breach of international law. A solid majority, for instance, supports 
the daily war crimes committed by the army in Gaza, including cutting 
off energy supplies; the illegal apartheid wall; the extra-judicial 
executions of Palestinian activists; the denial of Palestinian 
refugee rights; the preservation of the apartheid system against the 
indigenous Palestinian citizens of Israel; and the control over large 
parts of the occupied West Bank, particularly around Jerusalem, as 
well as Palestinian water aquifers. If this is the peace that most 
Israelis want, it clearly falls short of the minimal requirements of 
international law and fundamental human rights.

As a result of the failure of the international community in holding 
Israel to account, many people of conscience around the world started 
considering Palestinian civil society's call for nonviolent 
resistance against Israel until it ends its three-tiered oppression 
of the Palestinian people. From the prominent Israeli historian, Ilan 
Pappe, to the Jewish minister in the South African government, Ronnie 
Kasrils, to Archbishop Desmond Tutu, an increasing number of 
influential international figures have drawn parallels between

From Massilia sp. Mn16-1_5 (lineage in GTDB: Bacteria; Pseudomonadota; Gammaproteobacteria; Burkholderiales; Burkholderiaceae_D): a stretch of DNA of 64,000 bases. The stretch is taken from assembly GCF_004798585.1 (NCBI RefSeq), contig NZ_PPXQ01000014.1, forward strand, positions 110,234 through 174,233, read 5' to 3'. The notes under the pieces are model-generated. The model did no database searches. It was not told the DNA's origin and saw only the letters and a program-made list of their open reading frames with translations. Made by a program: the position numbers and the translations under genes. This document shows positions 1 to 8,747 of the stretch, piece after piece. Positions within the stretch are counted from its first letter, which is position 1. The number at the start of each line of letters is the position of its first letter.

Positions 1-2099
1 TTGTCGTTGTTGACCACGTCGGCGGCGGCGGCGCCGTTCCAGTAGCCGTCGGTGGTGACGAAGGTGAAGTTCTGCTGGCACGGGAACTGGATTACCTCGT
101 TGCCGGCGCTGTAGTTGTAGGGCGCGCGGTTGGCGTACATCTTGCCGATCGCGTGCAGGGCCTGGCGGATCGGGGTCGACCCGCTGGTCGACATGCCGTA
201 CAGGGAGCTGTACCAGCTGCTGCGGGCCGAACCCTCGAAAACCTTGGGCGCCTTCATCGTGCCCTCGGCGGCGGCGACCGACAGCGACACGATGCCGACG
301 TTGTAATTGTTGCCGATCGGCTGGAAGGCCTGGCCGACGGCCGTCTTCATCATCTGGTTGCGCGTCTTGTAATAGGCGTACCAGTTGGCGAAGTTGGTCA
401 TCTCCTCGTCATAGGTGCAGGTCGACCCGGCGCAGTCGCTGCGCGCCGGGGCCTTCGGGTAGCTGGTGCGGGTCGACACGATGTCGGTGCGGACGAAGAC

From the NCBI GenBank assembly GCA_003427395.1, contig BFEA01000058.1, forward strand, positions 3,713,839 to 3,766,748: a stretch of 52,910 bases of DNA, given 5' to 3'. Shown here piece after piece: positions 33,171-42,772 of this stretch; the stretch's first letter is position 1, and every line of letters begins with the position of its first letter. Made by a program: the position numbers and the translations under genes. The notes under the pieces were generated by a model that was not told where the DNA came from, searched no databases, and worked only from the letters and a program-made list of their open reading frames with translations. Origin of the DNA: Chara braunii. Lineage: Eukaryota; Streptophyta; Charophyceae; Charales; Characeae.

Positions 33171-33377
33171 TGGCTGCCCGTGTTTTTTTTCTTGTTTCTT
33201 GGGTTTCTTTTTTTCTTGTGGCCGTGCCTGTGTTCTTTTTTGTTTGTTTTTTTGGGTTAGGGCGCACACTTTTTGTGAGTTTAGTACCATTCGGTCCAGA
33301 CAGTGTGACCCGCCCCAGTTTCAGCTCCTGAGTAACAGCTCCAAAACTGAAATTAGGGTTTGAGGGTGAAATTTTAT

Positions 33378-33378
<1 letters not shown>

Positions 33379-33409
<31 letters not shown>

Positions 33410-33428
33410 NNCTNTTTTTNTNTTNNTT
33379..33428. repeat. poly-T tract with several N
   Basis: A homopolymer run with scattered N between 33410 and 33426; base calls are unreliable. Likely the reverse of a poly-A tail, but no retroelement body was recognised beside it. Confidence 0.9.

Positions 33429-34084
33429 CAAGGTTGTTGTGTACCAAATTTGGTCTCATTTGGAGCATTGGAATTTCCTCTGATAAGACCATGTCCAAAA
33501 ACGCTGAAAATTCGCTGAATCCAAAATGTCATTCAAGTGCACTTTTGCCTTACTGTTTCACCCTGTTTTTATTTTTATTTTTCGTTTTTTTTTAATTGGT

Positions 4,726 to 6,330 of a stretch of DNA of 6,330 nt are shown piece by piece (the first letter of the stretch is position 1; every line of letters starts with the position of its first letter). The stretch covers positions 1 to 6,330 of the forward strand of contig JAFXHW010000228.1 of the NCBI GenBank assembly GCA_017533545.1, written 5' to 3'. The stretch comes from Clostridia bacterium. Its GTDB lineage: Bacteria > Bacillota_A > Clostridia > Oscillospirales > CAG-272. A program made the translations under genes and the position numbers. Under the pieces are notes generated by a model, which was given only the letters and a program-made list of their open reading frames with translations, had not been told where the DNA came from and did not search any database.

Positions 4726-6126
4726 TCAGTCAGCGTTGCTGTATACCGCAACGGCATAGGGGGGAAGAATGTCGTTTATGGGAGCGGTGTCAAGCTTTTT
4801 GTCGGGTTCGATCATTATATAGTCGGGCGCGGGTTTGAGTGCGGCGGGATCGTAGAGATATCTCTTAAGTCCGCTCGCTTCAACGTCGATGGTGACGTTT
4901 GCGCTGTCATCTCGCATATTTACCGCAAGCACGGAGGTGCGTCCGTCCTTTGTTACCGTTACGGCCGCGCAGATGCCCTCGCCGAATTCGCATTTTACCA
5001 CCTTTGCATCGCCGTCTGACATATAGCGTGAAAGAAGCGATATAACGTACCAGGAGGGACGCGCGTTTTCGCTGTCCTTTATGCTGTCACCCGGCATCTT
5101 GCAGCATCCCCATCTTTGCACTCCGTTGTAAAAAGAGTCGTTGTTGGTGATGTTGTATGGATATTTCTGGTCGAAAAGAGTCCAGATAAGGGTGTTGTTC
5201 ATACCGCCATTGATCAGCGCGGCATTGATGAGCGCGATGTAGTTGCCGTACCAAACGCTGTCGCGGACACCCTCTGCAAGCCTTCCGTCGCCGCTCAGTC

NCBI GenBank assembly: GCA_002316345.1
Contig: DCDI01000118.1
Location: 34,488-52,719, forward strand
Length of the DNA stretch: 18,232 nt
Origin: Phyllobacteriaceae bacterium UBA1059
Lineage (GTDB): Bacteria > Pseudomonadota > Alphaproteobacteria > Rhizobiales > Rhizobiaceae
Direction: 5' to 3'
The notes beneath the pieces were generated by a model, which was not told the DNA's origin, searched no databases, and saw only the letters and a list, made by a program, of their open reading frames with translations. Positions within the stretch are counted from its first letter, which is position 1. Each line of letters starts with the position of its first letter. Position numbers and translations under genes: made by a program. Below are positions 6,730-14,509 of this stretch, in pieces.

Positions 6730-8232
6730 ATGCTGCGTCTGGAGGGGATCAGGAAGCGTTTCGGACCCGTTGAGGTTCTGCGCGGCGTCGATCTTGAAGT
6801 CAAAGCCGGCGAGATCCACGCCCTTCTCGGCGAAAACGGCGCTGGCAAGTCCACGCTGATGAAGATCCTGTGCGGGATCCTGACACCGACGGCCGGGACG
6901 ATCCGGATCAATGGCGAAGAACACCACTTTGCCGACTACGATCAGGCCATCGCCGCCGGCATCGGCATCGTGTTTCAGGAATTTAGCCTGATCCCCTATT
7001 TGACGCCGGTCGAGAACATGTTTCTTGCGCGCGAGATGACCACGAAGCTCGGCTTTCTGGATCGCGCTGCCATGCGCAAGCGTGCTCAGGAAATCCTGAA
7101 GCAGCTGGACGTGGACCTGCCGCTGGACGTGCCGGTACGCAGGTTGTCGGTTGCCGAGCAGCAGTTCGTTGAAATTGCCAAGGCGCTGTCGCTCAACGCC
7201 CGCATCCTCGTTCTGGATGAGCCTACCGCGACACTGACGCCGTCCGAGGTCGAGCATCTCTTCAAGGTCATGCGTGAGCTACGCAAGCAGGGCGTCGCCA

Israeli apartheid and its South African predecessor and, 
consequently, have advocated a South African-style treatment.

It is quite significant that former US President Jimmy Carter and the 
former UN Special Rapporteur on human rights in the occupied 
Palestinian territory, Prof. John Dugard, while not endorsing boycott 
yet, have both accused Israel of practicing apartheid against the 
Palestinians. Given the time-honored UN resolutions designed to 
counter the crimes of apartheid, Dugard's position should not be 
taken lightly. It may well be the first step -- in a very long march 
-- towards engaging the UN in identifying Israel as an apartheid 
state and adopting appropriate sanctions as a result.

As far back as 2001, in Durban, South Africa, despite the official 
West's unwillingness to hold Israel to account, the non-governmental 
organization forum of the UN World Conference Against Racism widely 
adopted the view that Israel's special form of apartheid must be met 
with the same tools that brought down its South African predecessor. 
Many hope that "Durban 2" will build on this momentous achievement.

Soon after Durban, campaigns calling for divestment from companies 
supporting Israel's occupation spread across American campuses. 
Across the Atlantic, particularly in the United Kingdom, calls for 
various forms of boycott against Israel started to be heard among 
intellectuals and trade unionists. These efforts intensified with the 
massive Israeli military reoccupation of Palestinian cities in the 
spring of 2002, with all the destruction and casualties it left